NORML - National Organization to Reform Marijuana Laws - http://norml.org/
LEAP - Law Enforcement Against Prohibition - http://www.leap.cc/
--Adler and Colbert. Medicinal Use of Marijuana — Polling Results. New England Journal of Medicine. 2013.
--Anthony et al. Comparative epidemiology of dependence on tobacco, alcohol, controlled substances, and inhalants: Basic findings from the National Comorbidity Survey. Experimental and Clinical Psychopharmacology. 1994.
--Catherine et al. Evaluating Dependence Criteria for Caffeine. J Caffeine Res. 2011.
--Grant et al. Medical marijuana: clearing away the smoke. Open Neurol J. 2012.
--Grotenhermen F, Müller-Vahl K. The therapeutic potential of cannabis and cannabinoids. Dtsch Arztebl Int. 2012. Review.
--Hill K. Medical Marijuana for Treatment of Chronic Pain and Other Medical and Psychiatric Problems. A Clinical Review. JAMA. 2015. Review.
--Iversen L. Long-term effects of exposure to cannabis. Curr Opin Pharmacol. 2005. Review.
--Joy et al. Marijuana and Medicine: Assessing the Science Base. Institute of Medicine. 1999.
--Lopez-Quintero et al. Probability and predictors of transition from first use to dependence on nicotine, alcohol, cannabis, and cocaine: results of the National Epidemiologic Survey on Alcohol and Related Conditions (NESARC). Drug Alcohol Depend. 2011.
--Pacher et al. The endocannabinoid system as an emerging target of pharmacotherapy. Pharmacol Rev. 2006. Review.
--Pamplona FA, Takahashi RN. Psychopharmacology of the endocannabinoids: far beyond anandamide. J Psychopharmacol. 2012. Review.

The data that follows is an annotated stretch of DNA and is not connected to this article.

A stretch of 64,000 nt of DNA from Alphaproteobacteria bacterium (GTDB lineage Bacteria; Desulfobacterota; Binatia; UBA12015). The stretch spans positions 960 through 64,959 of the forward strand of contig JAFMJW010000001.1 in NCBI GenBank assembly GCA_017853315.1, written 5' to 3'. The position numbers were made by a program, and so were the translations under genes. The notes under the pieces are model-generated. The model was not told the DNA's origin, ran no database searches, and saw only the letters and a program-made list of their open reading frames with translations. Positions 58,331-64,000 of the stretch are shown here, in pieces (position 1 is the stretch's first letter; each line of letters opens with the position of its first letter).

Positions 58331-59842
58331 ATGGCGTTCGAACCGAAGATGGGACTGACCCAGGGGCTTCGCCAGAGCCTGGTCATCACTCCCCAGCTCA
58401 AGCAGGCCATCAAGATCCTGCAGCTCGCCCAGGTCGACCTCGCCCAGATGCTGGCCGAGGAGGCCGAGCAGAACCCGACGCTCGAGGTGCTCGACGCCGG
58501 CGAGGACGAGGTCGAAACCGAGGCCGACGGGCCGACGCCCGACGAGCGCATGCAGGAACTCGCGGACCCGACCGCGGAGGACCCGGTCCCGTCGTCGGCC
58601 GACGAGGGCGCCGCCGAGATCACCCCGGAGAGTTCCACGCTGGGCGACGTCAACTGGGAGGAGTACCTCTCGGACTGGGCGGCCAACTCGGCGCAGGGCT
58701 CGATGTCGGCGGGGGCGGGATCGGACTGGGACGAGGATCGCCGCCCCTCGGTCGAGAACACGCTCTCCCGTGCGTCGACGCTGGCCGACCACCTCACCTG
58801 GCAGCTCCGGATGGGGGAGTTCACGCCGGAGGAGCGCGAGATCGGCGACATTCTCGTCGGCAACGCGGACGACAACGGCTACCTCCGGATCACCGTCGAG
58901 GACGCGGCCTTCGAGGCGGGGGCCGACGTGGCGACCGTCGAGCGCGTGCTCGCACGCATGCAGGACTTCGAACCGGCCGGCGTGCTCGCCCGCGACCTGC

The cover story in the April 2016 edition of Harper’s Magazine titled, “Legalize it all” with the subtitle “How to Win the War on Drugs” written by Dan Baum recalls an interview with President Nixon aide John Ehrlichman. Mister Baum was asking questions about the politics of drug prohibition and as he tells it, Ehrlichman asked, “You want to know what this was really all about?” He went on to say, “The Nixon campaign in 1968, and the Nixon White House after that, had two enemies: the antiwar left and black people. You understand what I’m saying? We knew we couldn’t make it illegal to be either against the war or black, but by getting the public to associate the hippies with marijuana and blacks with heroin, and then criminalizing both heavily, we could disrupt those communities. We could arrest their leaders, raid their homes, break up their meetings, and vilify them night after night on the evening news. Did we know we were lying about the drugs? Of course we did.”
Around this time Nixon had appointed the Shafer Commission to report on the drug situation and to make recommendations. It‘s overall recommendation was the that drugs were a medical problem and not a criminal one. Nixon felt betrayed by the commission and proceeded to prosecute the prohibitionist policy we have today, besides he had other uses for the ‘War on Drugs’ not the least of which was harassing his political enemies.
The resulting death, destruction and misery caused by this decision cannot be calculated. Forty years of a war created solely for the benefit of one man and one party with arrest and incarceration of hundreds of thousands of our citizens every year. Over the last 15 years there have been over 600,000 arrests for drugs every year! Our jails are overflowing with the enemies of the President even decades after Nixon, who gave us this disaster, is dead.